An exciting collaborative research project has uncovered a promising new leukemia treatment in an eye drop already being developed to battle retinal neovascular disease. The research revealed the eye-drops, still in a pre-clinical stage of development, target the same gene that could inhibit the progression of this aggressive blood cancer.

The research originated with an investigation into uncovering a genetic vulnerability in acute myeloid leukemia (AML). It was discovered that this life-threatening form of blood cancer demands the activity of a gene called SRPK1 to proliferate. When SRPK1 is inhibited, so was the growth of AML cells.

In an interesting example of cross-collaboration the researchers discovered that a biotech company called Exonate was already working on an SRPK1 inhibitor. The company had, for some time, been looking into developing new drugs for a variety of retinal vascular diseases, and was quite progressed with a new eye drop treatment that coincidentally works by inhibiting SRPK1.

"We have discovered that inhibiting a key gene with a compound being developed for an eye condition can stop the growth of an aggressive form of acute myeloid leukemia without harming healthy cells," says George Vassiliou, joint leader of the research team.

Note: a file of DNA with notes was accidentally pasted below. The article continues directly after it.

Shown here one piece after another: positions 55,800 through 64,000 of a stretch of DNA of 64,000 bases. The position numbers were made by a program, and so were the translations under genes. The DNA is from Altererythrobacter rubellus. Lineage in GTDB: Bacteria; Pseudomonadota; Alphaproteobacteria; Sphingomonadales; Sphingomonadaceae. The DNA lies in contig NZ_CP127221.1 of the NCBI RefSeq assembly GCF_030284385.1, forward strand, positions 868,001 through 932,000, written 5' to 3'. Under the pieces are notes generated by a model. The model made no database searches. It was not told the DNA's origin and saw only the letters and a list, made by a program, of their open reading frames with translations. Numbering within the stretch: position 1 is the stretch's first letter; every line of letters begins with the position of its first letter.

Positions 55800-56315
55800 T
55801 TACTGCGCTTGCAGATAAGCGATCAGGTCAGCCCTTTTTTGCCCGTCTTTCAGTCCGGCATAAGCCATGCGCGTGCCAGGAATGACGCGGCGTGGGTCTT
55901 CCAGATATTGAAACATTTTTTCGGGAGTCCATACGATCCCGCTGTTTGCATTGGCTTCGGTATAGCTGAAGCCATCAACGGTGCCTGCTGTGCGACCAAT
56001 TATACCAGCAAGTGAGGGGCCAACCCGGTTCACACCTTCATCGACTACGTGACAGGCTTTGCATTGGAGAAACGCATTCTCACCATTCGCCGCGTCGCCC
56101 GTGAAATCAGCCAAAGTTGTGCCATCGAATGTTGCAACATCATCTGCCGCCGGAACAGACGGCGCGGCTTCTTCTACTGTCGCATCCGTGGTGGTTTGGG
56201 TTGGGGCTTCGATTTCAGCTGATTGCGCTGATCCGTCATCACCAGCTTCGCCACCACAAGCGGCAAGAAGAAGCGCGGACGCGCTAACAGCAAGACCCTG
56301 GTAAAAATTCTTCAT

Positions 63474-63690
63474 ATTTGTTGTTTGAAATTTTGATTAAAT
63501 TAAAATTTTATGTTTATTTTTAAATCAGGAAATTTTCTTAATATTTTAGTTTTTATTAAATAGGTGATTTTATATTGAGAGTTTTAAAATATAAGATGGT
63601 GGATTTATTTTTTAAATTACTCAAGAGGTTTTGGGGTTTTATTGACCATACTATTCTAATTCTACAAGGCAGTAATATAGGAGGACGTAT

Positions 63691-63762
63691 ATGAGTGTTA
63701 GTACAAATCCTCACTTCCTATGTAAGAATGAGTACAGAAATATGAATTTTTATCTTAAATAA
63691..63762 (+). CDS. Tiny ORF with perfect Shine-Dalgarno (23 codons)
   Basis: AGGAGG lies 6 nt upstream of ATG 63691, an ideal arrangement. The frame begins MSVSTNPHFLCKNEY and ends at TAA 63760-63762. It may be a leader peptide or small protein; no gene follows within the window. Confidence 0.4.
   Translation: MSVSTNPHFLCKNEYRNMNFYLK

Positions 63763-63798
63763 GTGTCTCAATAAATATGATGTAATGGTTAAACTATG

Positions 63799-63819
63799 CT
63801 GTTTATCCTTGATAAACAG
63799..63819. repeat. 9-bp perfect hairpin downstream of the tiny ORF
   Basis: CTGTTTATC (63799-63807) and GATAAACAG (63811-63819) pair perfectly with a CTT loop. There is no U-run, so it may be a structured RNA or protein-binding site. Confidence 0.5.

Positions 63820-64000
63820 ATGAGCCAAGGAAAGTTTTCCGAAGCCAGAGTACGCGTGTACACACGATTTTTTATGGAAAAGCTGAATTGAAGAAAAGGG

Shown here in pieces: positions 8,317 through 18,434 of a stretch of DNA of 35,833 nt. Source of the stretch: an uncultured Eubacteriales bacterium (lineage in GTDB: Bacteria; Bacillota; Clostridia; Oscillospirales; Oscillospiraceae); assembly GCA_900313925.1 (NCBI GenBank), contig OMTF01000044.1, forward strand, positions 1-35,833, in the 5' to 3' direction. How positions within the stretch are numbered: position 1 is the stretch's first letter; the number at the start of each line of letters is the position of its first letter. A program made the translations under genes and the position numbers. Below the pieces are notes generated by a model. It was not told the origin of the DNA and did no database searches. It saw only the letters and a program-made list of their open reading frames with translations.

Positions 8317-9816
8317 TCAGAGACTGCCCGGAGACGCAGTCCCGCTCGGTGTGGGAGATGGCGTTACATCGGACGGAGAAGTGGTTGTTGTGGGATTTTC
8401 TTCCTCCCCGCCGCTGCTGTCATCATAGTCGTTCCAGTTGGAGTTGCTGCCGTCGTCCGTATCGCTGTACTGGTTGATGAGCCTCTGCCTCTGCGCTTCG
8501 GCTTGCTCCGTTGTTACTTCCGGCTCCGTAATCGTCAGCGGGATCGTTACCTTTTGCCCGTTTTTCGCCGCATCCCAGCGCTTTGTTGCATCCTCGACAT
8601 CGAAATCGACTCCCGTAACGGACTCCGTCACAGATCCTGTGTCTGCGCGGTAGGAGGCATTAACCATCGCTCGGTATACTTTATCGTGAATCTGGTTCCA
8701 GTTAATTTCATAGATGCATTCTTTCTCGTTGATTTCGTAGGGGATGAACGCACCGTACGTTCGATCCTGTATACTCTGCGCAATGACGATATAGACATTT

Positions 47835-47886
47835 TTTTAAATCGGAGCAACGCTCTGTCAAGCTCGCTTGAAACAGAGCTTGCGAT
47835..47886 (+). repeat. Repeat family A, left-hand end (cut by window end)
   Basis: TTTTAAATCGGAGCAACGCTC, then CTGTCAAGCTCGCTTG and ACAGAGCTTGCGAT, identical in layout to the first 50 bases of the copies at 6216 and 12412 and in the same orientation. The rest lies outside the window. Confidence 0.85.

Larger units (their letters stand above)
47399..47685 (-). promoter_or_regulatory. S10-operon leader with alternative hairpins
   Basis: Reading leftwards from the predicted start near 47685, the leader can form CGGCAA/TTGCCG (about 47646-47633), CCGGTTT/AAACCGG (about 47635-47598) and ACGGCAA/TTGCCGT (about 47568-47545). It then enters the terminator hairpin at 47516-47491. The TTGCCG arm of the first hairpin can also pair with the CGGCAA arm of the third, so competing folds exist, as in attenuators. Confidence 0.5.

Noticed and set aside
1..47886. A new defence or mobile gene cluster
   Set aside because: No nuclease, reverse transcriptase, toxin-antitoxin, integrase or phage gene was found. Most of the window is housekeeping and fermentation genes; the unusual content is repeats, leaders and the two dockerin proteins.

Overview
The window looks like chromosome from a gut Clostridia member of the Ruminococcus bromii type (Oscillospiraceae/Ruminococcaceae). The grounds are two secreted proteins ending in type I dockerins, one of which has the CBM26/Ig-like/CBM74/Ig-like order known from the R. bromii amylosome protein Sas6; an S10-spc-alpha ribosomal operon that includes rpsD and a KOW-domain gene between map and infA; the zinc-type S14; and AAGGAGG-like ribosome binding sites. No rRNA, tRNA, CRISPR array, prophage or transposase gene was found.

The scientists subsequently collaborated on a series of animal experiments to discover that the compound, initially conceived as an eye treatment, was strikingly effective in inhibiting the growth of cancer cells.

"When Dr Vassiliou told me that SRPK1 was required for the survival of a form of AML, I immediately wanted to work with him to find out if our inhibitors could actually stop the leukemia cells growing," explains David Bates, co-founder of Exonate.

The Exonate eye drops were still at a pre-clinical stage of development when the additional uses were discovered, so no human trials into safety or efficacy have yet been conducted. The eye treatment is expected to move into human clinical trials around 2020, but more work is still needed to explore dosage and delivery in terms of a cancer treatment.

The researchers are optimistic that, with further work, this could be a promising new treatment, not only for leukemia, but other cancers as well. Konstantinos Tzelepis, joint lead author on the newly published research, suggests SRPK1 plays a role in the growth and progression of several other cancers, so inhibiting this general mechanism could be a generally useful treatment tool.

"Our study describes a novel mechanism required for leukemia cell survival and highlights the therapeutic potential of SRPK1 inhibition in an aggressive type of AML," explains Tzelepis. "Targeting this mechanism may be effective in other cancers where BRD4 and SRPK1 play a role, such as metastatic breast cancer."

The new study was published in the journal Nature Communications.